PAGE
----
Mindful Monday - Fate, Free Will, Outcomes

Mindful Monday - Fate, Free Will, Outcomes
“Your happiness depends on three things, all of which are within your power: your will, your ideas concerning the events in which you are involved, and the use you make of your ideas.” ― Epictetus

Fate: Destiny or a perceived destiny.

Healthy Desire: A strong feeling of wanting to have something or wishing for something to happen.

Unhealthy Desire: A disproportionate feeling of wanting to have something or wishing for something to happen.

Impulse: Unreflective and indifferent urge or desire to act resulting in disregard. (Not to be confused with suppressing emotions.)



Epictetus (55–135 C.E.) was a Greek slave who lived in Rome. His master allowed him to study philosophy, and eventually, he was granted his freedom. The Enchiridion (The Essential Guide), is an outline of his philosophy, compiled by one of his students. He is considered one of the great Stoics.


Epictetus taught his students that each human life is a combination of things that a person can control and things that a person cannot control. He used his own fate, being born to slavery, as an example, enlightening his pupils to the awareness that all persons are slaves of fate. A great deal of one’s destiny is outside of their control. But not all.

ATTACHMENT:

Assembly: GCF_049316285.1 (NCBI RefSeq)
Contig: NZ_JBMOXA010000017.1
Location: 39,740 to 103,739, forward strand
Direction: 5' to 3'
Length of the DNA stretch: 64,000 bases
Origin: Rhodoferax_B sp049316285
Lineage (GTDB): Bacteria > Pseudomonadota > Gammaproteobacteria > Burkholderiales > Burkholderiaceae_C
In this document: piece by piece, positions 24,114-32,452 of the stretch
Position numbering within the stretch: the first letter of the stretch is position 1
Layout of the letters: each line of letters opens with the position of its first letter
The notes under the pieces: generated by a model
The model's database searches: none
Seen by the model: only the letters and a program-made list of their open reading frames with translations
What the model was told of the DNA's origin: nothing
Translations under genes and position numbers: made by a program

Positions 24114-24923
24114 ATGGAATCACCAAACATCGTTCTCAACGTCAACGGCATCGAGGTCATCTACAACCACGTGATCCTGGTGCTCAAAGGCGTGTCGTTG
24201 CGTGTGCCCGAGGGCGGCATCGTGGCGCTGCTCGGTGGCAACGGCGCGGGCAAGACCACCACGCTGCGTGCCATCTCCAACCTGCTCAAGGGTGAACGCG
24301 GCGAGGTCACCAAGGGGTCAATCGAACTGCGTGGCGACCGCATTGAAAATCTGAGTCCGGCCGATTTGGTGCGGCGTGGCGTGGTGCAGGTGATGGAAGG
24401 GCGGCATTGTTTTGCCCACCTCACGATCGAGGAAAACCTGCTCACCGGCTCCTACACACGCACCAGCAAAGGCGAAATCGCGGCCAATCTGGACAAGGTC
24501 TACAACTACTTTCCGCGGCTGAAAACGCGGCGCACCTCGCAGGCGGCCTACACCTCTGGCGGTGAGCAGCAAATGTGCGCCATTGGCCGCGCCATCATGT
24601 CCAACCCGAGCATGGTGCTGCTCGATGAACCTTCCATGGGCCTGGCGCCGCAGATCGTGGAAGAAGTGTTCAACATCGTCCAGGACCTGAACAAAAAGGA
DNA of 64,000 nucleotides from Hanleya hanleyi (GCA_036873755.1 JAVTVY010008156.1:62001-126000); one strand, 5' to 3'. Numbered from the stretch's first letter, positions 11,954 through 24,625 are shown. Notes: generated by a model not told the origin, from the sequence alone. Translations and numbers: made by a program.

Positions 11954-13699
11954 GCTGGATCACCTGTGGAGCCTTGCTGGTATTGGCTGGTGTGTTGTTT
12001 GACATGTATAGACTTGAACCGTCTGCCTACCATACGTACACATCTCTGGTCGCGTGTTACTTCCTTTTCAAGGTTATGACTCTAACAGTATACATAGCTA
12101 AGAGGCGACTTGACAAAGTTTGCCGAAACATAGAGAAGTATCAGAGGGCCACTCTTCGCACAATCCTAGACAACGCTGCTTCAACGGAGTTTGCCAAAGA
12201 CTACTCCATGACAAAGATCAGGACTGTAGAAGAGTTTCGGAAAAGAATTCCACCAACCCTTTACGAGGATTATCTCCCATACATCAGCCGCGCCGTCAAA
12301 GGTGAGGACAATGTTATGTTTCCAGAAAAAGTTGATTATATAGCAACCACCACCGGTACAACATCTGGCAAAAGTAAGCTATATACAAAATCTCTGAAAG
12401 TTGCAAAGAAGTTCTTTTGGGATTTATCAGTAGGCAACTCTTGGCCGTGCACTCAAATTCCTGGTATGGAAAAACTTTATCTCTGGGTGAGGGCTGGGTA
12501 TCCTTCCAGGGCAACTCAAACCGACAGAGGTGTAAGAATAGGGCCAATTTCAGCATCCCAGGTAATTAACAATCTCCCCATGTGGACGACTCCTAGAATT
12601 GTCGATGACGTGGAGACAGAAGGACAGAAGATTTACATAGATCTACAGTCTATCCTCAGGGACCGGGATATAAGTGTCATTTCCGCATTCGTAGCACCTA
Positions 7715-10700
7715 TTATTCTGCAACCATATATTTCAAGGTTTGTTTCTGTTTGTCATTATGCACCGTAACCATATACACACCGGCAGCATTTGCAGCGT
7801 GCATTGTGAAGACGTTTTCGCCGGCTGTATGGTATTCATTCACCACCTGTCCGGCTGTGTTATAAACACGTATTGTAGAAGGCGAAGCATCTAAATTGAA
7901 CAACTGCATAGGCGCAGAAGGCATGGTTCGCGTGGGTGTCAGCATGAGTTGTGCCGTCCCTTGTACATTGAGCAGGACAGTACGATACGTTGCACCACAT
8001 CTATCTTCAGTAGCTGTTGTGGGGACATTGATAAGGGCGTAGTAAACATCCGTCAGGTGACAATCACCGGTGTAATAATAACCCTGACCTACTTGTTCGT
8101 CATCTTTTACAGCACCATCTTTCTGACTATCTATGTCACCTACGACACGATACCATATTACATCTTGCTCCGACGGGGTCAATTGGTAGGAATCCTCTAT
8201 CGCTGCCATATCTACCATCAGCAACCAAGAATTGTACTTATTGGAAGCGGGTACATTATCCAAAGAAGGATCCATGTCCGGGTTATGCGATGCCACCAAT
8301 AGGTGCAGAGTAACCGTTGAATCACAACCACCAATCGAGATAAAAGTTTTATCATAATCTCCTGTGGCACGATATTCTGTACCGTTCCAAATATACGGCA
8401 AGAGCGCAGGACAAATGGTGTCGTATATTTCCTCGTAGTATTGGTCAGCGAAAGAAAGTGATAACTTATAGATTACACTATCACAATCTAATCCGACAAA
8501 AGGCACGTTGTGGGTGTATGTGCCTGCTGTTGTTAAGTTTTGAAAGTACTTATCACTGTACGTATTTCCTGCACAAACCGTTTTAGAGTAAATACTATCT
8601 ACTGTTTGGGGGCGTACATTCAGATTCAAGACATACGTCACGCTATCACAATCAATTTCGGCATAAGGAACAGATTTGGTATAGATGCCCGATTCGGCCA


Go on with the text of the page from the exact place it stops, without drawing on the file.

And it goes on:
The paradox of fate is that while one cannot control true fate (that which is outside of himself), one can control their personal judgement, opinion, and beliefs about their fate thereby managing (having control) the uncontrollable fate.


Revealing Fate, Free Will, Outcomes



“Circumstances do not make the individual, they only reveal him to himself.” - Epictetus

The root of discomfort and unhappiness is the breach between how one believes things should be and the reality. When reality is immovable or fixed, there are two possible choices with two possible results; unhappiness or a adjustment of beliefs about the predicament (expectation management). Assent is the virtue of living in harmony, not by changing reality but by living in agreement with it.



“Wealth is not having great possessions but having few wants.” - Epictetus

By no measure is this suggesting that one should not have ambition, but rather objectively review, realize, and understand what one has before scrutinizing what one lacks. Desiring what you already possess eliminates internal disharmony.



“Survey a prospective action before undertaking it. Before you proceed, step back and look at the big picture, lest you act rashly on misguided impulse.” -Epictetus

Epictetus says one must pay special attention to their sphere of impulses. It is necessary to be aware, evaluate each impulse against intent, value, and consequence.

“Whoever is going to listen to the philosophers first needs a considerable practice in listening.” ― Epictetus

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